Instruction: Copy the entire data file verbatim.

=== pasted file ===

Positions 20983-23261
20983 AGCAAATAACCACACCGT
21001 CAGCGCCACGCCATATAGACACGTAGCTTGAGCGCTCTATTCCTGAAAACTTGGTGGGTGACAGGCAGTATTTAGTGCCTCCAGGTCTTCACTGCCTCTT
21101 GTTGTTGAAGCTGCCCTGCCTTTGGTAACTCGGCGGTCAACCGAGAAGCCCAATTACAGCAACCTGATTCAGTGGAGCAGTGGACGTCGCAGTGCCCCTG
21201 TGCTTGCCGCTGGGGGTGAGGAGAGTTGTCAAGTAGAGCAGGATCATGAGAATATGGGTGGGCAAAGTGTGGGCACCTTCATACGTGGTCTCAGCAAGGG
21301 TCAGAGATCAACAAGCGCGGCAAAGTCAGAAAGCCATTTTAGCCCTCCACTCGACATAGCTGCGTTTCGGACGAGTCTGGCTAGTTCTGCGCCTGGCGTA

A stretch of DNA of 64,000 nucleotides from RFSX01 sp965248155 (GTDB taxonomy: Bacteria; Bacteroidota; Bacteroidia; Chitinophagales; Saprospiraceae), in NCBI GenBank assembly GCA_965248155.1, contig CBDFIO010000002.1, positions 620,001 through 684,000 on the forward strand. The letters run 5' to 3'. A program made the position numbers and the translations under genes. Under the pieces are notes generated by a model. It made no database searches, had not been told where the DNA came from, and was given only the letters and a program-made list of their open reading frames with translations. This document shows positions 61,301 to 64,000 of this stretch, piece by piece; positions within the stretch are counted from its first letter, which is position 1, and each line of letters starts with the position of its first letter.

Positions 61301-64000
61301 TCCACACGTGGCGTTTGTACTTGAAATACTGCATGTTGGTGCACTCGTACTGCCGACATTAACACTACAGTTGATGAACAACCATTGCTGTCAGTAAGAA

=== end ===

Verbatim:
Positions 20983-23261
20983 AGCAAATAACCACACCGT
21001 CAGCGCCACGCCATATAGACACGTAGCTTGAGCGCTCTATTCCTGAAAACTTGGTGGGTGACAGGCAGTATTTAGTGCCTCCAGGTCTTCACTGCCTCTT
21101 GTTGTTGAAGCTGCCCTGCCTTTGGTAACTCGGCGGTCAACCGAGAAGCCCAATTACAGCAACCTGATTCAGTGGAGCAGTGGACGTCGCAGTGCCCCTG
21201 TGCTTGCCGCTGGGGGTGAGGAGAGTTGTCAAGTAGAGCAGGATCATGAGAATATGGGTGGGCAAAGTGTGGGCACCTTCATACGTGGTCTCAGCAAGGG
21301 TCAGAGATCAACAAGCGCGGCAAAGTCAGAAAGCCATTTTAGCCCTCCACTCGACATAGCTGCGTTTCGGACGAGTCTGGCTAGTTCTGCGCCTGGCGTA

A stretch of DNA of 64,000 nucleotides from RFSX01 sp965248155 (GTDB taxonomy: Bacteria; Bacteroidota; Bacteroidia; Chitinophagales; Saprospiraceae), in NCBI GenBank assembly GCA_965248155.1, contig CBDFIO010000002.1, positions 620,001 through 684,000 on the forward strand. The letters run 5' to 3'. A program made the position numbers and the translations under genes. Under the pieces are notes generated by a model. It made no database searches, had not been told where the DNA came from, and was given only the letters and a program-made list of their open reading frames with translations. This document shows positions 61,301 to 64,000 of this stretch, piece by piece; positions within the stretch are counted from its first letter, which is position 1, and each line of letters starts with the position of its first letter.

Positions 61301-64000
61301 TCCACACGTGGCGTTTGTACTTGAAATACTGCATGTTGGTGCACTCGTACTGCCGACATTAACACTACAGTTGATGAACAACCATTGCTGTCAGTAAGAA